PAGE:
The biggest challenge, and eventual failure, of these modern productions is their goal of making Brecht accessible, relevant, and interesting to modern audiences. It seems that they were trying too hard, and in trying to make Brecht’s style and brilliance available to today’s audiences, they lost the essence of Brecht’s work. Kushner’s translation, a link between these two shows, seems to miss the intellectual distance and dialectic writing style of Brecht’s original Mother Courage. For my production, I propose that we use a different, direct translation, one more true to Brecht’s writing. From these productions, we can learn the necessity of embracing Brecht’s verfremdungseffekt and his overt

Brecht and Weigel in rehearsal

political goals with no unnecessary spectacle or fancy new spin. Live music does appear to enhance the tone of the show, as long as the tone of the music is congruent with the desired (and true) tone of the production. While both of these productions, like the original productions, were produced in social climates of war, neither directly addresses the contemporary effects of the wars, which was a main goal of the original writing and production of Mother Courage. Without directly addressing and engaging with the war climate and modern conceptions and effects of war, these productions could not capture the desperate and tragic themes of war within the play. My production of Mother Courage and Her Children will overtly acknowledge the current wars in the Middle East, while perhaps connecting this wartime with wartimes of the past, just as the original production did in directly addressed WWII through the guise of the Thirty Years War.

Billington, Michael. “Mother Courage and Her Children.” Rev. of Mother Courage and Her Children. The Guardian 27 Sept. 2009: n. pag. The Guardian. Web. 31 May 2016. <https://www.theguardian.com/stage/2009/sep/27/mother-courage-and-her-children-review>.

Brantley, Ben. “Mother, Courage, Grief and Song.” Rev. of Mother Courage and Her Children. The New York Times 22 Aug. 2006: n. pag. The New York Times. Web. 31 May 2016. <http://www.nytimes.com/2006/08/22/theater/reviews/22moth.html>.

McCarter, Jeremy. “The Courage of Their Convictions.” Rev. of Mother Courage and Her Children. New York Magazine n.d.: n. pag. New York Magazine Theater. Web. 31 May 2016. <http://nymag.com/arts/theater/reviews/19669/>.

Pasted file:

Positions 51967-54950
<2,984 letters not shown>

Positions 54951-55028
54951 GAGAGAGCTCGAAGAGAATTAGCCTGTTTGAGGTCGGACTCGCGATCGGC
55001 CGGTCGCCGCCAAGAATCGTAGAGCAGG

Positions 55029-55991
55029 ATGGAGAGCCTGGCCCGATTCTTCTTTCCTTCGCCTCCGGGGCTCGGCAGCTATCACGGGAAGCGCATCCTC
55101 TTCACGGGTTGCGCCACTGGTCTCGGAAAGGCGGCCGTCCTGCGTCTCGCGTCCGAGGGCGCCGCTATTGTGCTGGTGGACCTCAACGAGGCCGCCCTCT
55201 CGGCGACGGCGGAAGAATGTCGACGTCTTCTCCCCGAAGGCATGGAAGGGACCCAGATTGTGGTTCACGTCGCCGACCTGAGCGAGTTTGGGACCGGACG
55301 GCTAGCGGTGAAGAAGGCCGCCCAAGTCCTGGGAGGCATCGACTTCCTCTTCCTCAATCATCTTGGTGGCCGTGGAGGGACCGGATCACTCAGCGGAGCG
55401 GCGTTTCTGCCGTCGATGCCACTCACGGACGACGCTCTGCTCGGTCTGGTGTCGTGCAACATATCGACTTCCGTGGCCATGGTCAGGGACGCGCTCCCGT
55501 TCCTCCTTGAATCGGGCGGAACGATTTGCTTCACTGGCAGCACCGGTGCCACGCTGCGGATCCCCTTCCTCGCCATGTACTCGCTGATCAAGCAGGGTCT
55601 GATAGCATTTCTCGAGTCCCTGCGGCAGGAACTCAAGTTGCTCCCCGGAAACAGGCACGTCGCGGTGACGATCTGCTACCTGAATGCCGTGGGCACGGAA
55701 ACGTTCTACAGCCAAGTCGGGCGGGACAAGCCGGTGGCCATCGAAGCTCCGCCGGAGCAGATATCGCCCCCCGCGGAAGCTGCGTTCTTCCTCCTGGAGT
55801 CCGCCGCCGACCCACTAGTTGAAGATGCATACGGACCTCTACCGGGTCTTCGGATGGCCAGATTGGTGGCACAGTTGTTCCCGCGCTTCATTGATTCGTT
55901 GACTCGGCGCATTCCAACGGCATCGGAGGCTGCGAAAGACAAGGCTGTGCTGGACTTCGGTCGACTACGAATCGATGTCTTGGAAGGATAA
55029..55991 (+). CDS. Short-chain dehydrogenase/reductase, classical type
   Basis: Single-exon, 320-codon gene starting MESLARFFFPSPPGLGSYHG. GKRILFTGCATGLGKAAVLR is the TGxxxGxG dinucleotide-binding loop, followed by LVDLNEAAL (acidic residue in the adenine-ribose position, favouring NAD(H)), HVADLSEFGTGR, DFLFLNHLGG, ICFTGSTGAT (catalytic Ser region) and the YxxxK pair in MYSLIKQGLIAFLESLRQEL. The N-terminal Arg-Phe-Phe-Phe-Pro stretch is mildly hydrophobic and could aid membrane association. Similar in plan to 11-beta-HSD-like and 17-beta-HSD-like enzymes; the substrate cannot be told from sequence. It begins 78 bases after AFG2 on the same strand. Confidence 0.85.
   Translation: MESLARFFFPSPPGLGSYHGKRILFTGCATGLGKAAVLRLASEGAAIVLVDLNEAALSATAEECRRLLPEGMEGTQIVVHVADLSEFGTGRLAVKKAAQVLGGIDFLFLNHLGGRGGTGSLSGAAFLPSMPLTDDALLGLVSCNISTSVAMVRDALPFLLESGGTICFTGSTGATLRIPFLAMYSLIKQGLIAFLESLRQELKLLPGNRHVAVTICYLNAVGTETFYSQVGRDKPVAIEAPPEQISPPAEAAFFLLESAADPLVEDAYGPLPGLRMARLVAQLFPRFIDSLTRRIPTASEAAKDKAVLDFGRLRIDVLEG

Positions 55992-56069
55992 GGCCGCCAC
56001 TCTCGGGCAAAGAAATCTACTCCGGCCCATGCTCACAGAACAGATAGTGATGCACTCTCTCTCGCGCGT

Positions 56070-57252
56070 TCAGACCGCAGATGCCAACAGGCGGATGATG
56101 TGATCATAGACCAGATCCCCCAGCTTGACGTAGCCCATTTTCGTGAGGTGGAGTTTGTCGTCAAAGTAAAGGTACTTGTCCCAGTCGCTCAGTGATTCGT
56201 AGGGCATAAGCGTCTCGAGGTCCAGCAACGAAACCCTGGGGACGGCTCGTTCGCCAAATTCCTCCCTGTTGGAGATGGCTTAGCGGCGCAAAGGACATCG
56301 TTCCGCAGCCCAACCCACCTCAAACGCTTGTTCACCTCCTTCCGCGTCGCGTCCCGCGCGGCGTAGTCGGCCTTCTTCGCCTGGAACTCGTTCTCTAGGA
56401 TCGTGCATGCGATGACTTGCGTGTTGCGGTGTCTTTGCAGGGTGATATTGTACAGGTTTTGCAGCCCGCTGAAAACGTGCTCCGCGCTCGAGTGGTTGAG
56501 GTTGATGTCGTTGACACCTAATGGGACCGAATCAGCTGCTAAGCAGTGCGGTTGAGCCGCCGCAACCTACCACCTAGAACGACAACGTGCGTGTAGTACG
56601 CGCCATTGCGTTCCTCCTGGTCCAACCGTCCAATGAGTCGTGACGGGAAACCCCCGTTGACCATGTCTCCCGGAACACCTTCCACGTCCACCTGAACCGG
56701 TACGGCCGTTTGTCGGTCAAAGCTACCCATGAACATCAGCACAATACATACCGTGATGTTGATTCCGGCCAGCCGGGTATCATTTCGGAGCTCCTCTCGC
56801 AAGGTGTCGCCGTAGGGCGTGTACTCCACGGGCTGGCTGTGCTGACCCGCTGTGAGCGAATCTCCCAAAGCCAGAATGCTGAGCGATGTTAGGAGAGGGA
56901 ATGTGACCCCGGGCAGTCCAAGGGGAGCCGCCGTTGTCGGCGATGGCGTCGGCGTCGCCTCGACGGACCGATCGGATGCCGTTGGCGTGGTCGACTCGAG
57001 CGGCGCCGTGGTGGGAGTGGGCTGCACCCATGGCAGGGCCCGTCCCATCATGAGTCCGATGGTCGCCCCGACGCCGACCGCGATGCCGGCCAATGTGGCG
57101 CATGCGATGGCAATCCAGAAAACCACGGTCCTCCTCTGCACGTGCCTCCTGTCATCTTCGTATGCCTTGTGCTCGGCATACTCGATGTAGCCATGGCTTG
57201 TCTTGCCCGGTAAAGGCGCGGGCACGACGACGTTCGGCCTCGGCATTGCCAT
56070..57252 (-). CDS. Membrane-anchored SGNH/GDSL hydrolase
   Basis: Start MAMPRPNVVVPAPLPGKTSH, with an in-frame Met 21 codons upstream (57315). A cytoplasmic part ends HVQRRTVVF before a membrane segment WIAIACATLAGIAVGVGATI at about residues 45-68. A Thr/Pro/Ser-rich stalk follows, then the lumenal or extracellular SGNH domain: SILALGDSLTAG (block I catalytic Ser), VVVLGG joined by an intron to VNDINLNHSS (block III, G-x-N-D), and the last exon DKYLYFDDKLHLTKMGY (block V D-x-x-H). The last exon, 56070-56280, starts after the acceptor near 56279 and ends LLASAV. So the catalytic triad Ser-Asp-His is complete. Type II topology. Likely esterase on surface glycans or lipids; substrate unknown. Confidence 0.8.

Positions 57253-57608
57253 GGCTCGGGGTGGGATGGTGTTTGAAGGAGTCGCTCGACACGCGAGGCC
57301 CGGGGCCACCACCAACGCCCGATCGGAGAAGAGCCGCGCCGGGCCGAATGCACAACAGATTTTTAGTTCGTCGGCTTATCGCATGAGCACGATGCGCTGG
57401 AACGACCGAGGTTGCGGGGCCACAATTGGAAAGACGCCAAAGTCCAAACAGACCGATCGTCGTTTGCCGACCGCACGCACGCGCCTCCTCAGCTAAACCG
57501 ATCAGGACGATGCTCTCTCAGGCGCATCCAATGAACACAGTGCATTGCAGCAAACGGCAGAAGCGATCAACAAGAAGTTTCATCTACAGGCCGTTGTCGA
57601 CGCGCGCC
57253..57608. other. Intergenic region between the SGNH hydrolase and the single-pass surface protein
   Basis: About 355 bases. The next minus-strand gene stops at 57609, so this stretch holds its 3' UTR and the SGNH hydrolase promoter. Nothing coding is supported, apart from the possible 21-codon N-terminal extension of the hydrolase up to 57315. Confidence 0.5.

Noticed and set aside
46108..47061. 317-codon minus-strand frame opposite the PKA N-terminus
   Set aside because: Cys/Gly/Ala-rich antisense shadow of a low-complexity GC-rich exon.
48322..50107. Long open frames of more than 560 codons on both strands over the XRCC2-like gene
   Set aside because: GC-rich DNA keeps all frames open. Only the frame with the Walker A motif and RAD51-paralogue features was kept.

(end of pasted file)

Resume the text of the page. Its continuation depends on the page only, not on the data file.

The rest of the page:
Spencer, Charles. “Mother Courage And Her Children at the National Theatre, Review.” Rev. of Mother Courage and Her Children. The Telegraph 28 Sept. 2009: n. pag. The Telegraph. Web. 31 May 2016. <http://www.telegraph.co.uk/culture/theatre/theatre-reviews/6239491/Mother-Courage-And-Her-Children-at-the-National-Theatre-review.html>.

Billington, Michael. “Mother Courage and Her Children.” Rev. of Mother Courage and Her Children. The Guardian 27 Sept. 2009: n. pag. The Guardian. Web. 31 May 2016. <https://www.theguardian.com/stage/2009/sep/27/mother-courage-and-her-children-review>.

“Delacorte Theater in Central Park.” General CentralParkcom. N.p., n.d. Web. 31 May 2016. <http://www.centralpark.com/guide/attractions/delacorte-theatre.html>.

McCarter, Jeremy. “The Courage of Their Convictions.” Rev. of Mother Courage and Her Children. New York Magazine n.d.: n. pag. New York Magazine Theater. Web. 31 May 2016. <http://nymag.com/arts/theater/reviews/19669/>.

“Mother Courage and Her Children.” Encyclopedia Britannica Online. Encyclopedia Britannica, n.d. Web. 31 May 2016. <http://www.britannica.com/topic/Mother-Courage-and-Her-Children>.

“Mother Courage and Her Children.” Wikipedia. Wikimedia Foundation, n.d. Web. 31 May 2016. <https://en.wikipedia.org/wiki/Mother_Courage_and_Her_Children>.

“National Theatre’s Mother Courage Starring Fiona Shaw | Playbill.” Playbill. N.p., n.d. Web. 31 May 2016. <http://www.playbill.com/gallery/national-theatres-mother-courage-starring-fiona-shaw-com-2649?slide=0>.

“Playbill MOTHER COURAGE AND HER CHILDREN Signed: Lynn Redgrave, National Theatre.” EBay. N.p., n.d. Web. 31 May 2016. <http://www.ebay.com/itm/Playbill-MOTHER-COURAGE-AND-HER-CHILDREN-signed-Lynn-Redgrave-National-Theatre-/151776564243>.

Brecht, Bertolt, 19898-1956 Mother Courage and Her Children/playwright 1949 Berliner Ensemble


6. Other Topics and Approaches